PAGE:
Posting in Aerospace
It's a bird. It's Superman. It's a plane flying on algae! But will this biofuel cost too much to ever take off? International aerospace company EADS hopes not.
Renewable fuels have had many burgeoning developments this year. Just this month, a sun-powered plane flew through the darkness of night. In March, I discussed the U.S. Air Force testing a biofuel blend on some of its fighter jets.
Then, at the International Aerospace Exhibition in Germany was the world's first plane to take to the air on nothing but algae-based biofuel.
The plane will take flight again at the Farnborough Airshow this week. According to EADS (the maker of the Airbus), the higher energy content of the biofuel allows their Diamond Aircraft DA42 New Generation to use almost a half gallon less fuel per hour than it would on conventional, kerosene-based jet fuel. And the small aircraft does so without extensive engine modifications or sacrificing performance. Compared to Jet-A1 fuel, the exhaust from the algae fuel has 8 times less hydrocarbons as well as reduced nitrogen oxide and sulfur oxide emissions.
MarketWatch quotes Jean Botti, chief Technology Officer for EADS:
We absolutely need to find a plan B for the replacement of kerosene. What we're doing on biofuels right now is a very promising way of getting to that point. The potential from the use of algae is the highest I have seen so far.
The cost of producing enough algae to use the biofuel on a large scale, however, remains prohibitively high.
Even so, EADS hopes to help develop the industrial infrastructure to support the fuel. They optimistically seek to have a pilot project within five years running planes on 100-percent biofuel, possibly between Toulouse and Paris. By 2030, they aim to have 10 percent of their fleet flying on pure or blended biofuel.
Related on SmartPlanet:
- Fighter jet takes to the sky with biofuel blend
- U.S. Navy F/A 18 super Hornet: first supersonic jet to fly on biofuels
- Honeywell Dutch Air Force achieve first helicopter flight on sustainable biofuels
- Solar plane attempts 24-hour flight
Jul 21, 2010
@mario It might help if you actually read the posts to which you are responding, so that you don't come off as, at best, slightly addled.
So vulpine@, if your suggestion that all we have to do is address issues of fuel used in airplanes and wolla all is back to normal why are we looking to electric cars, or paying more of electricity or other tax which affect consumption and make us poorer?
@keitha73: You make some erroneous assumptions in your analysis, and I'm not really sure why. JetA is significantly lighter than diesel, though it smells almost the same. JetA also does not gel at high altitudes the way diesel does at least partially due to this lighter mixture. Even so, traditional biofuels that you currently buy/make from cooking oils are thicker and usually made from corn, peanut or other normally harvested crops. The biofuel used in the experiment described above is purpose made from algae, not an oil squeezed from seeds of one sort or another. Odds are that this fuel is at least as light as JetA and may perform as though you had added a couple gallons of regular gas to it, giving it more energy while hopefully not increasing the heat of the combustion excessively. @gdstark13: I hope you enjoy the next 25 years or so, my friend. Forecasts currently indicate that summers will run as much as 15 degrees above normal and winters as much as 15 degrees below normal by the end of that time. I do commend you on one thought, though. In the week that civil aircraft were grounded after the twin towers incident, average temperatures dropped as much as 5 degrees below forecasts and the skies were as blue as though a major frontal system had just blown through. It would be nice if we could cut all high-altitude emissions and let our atmosphere restore itself.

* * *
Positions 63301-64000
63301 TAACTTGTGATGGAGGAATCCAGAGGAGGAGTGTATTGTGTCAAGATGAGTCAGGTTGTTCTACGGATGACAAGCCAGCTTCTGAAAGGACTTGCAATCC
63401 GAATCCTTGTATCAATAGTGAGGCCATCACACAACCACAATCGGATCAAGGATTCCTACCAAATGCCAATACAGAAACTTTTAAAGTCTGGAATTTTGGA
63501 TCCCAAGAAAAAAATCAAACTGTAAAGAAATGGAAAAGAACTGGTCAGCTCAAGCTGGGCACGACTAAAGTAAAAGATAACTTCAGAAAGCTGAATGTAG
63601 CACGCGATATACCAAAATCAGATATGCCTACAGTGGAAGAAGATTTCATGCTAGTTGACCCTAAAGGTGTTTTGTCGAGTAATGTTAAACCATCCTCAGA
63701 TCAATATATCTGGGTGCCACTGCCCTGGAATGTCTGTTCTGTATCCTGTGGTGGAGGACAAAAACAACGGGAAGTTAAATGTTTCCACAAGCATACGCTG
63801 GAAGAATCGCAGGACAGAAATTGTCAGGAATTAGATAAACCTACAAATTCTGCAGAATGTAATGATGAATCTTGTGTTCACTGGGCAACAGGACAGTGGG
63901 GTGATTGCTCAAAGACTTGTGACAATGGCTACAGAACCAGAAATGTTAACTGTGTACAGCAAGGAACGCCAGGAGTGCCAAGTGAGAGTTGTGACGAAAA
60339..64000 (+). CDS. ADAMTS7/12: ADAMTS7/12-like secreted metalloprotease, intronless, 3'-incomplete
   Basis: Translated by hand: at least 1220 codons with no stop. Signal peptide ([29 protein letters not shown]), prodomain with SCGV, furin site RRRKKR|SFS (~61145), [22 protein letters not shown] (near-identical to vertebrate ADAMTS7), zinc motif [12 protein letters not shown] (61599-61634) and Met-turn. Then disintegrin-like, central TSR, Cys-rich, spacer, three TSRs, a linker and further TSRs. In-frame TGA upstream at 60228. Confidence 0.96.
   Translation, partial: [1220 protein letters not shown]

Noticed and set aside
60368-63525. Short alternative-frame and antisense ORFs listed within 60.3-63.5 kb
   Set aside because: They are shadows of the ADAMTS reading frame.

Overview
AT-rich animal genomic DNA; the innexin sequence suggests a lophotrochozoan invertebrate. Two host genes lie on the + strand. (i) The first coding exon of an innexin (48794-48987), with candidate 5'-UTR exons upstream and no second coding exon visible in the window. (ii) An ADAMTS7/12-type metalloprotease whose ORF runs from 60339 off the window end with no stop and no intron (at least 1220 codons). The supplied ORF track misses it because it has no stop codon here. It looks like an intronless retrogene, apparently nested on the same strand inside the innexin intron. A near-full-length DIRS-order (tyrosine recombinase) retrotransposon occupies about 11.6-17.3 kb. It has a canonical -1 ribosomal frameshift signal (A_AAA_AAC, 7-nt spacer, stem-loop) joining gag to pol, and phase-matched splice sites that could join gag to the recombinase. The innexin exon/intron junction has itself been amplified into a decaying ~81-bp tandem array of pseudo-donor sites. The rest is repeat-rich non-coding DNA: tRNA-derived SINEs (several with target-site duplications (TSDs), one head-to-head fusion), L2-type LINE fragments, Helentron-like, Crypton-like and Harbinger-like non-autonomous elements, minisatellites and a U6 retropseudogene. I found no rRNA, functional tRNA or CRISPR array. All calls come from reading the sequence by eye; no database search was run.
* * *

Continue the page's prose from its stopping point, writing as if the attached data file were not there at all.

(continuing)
Biofuels are silly. Then add to that the fact that flying in general is environmentally silly. That makes this whole this concept extral silly. What next? Biofuel racecars? Biofuel humvees? Oops...I think they already did that last one. It will be nice when all the environmental fraud falls by the wayside. First on that list will be biofuels. gary
The issue with traditional biofuels (such as those used in cars) is that they tend to gel up at high altitudes due to the cold. Now, there are and have been additives to keep deisel (which is basically what airplane fuel is) to keep it from gelling in cold weather. The issue isn't that we need to look to new biofuels, but that we need to find an additive to existing biofuels that will keep them from gelling and get past the FAA. Although the military will take the first steps, the real implications in air travel polution are in the commercial sector, aka air travel. *Actually it was a cruise company that took the first real steps to using biofuel in comercial jetliners. They used biofuel in one of their cruiseliners to power a turbine engine built by GE that is the same engine used on some 737s. Of course cruise ships don't have the same problem with altitude.